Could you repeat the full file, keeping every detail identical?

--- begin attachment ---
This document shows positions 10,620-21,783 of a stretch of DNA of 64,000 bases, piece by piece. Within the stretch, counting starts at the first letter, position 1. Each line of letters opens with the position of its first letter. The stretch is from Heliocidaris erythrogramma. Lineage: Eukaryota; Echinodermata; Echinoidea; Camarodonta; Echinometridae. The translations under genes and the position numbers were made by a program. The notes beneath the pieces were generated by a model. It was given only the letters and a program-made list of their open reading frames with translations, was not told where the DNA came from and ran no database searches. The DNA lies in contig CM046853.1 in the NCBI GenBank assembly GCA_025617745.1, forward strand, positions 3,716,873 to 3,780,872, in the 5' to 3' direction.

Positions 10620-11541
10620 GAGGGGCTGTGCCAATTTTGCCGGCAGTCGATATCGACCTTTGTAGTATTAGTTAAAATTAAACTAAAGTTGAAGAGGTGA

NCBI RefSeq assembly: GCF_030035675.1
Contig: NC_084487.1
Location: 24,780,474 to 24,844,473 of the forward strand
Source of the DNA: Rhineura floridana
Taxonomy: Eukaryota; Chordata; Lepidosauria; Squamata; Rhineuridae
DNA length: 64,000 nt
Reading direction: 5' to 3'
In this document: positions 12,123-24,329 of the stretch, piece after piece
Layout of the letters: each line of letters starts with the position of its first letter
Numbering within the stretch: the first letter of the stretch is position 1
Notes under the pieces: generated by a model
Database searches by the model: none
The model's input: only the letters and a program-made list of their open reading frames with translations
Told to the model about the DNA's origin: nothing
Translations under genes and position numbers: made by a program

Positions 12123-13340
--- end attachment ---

This document shows positions 10,620-21,783 of a stretch of DNA of 64,000 bases, piece by piece. Within the stretch, counting starts at the first letter, position 1. Each line of letters opens with the position of its first letter. The stretch is from Heliocidaris erythrogramma. Lineage: Eukaryota; Echinodermata; Echinoidea; Camarodonta; Echinometridae. The translations under genes and the position numbers were made by a program. The notes beneath the pieces were generated by a model. It was given only the letters and a program-made list of their open reading frames with translations, was not told where the DNA came from and ran no database searches. The DNA lies in contig CM046853.1 in the NCBI GenBank assembly GCA_025617745.1, forward strand, positions 3,716,873 to 3,780,872, in the 5' to 3' direction.

Positions 10620-11541
10620 GAGGGGCTGTGCCAATTTTGCCGGCAGTCGATATCGACCTTTGTAGTATTAGTTAAAATTAAACTAAAGTTGAAGAGGTGA

NCBI RefSeq assembly: GCF_030035675.1
Contig: NC_084487.1
Location: 24,780,474 to 24,844,473 of the forward strand
Source of the DNA: Rhineura floridana
Taxonomy: Eukaryota; Chordata; Lepidosauria; Squamata; Rhineuridae
DNA length: 64,000 nt
Reading direction: 5' to 3'
In this document: positions 12,123-24,329 of the stretch, piece after piece
Layout of the letters: each line of letters starts with the position of its first letter
Numbering within the stretch: the first letter of the stretch is position 1
Notes under the pieces: generated by a model
Database searches by the model: none
The model's input: only the letters and a program-made list of their open reading frames with translations
Told to the model about the DNA's origin: nothing
Translations under genes and position numbers: made by a program

Positions 12123-13340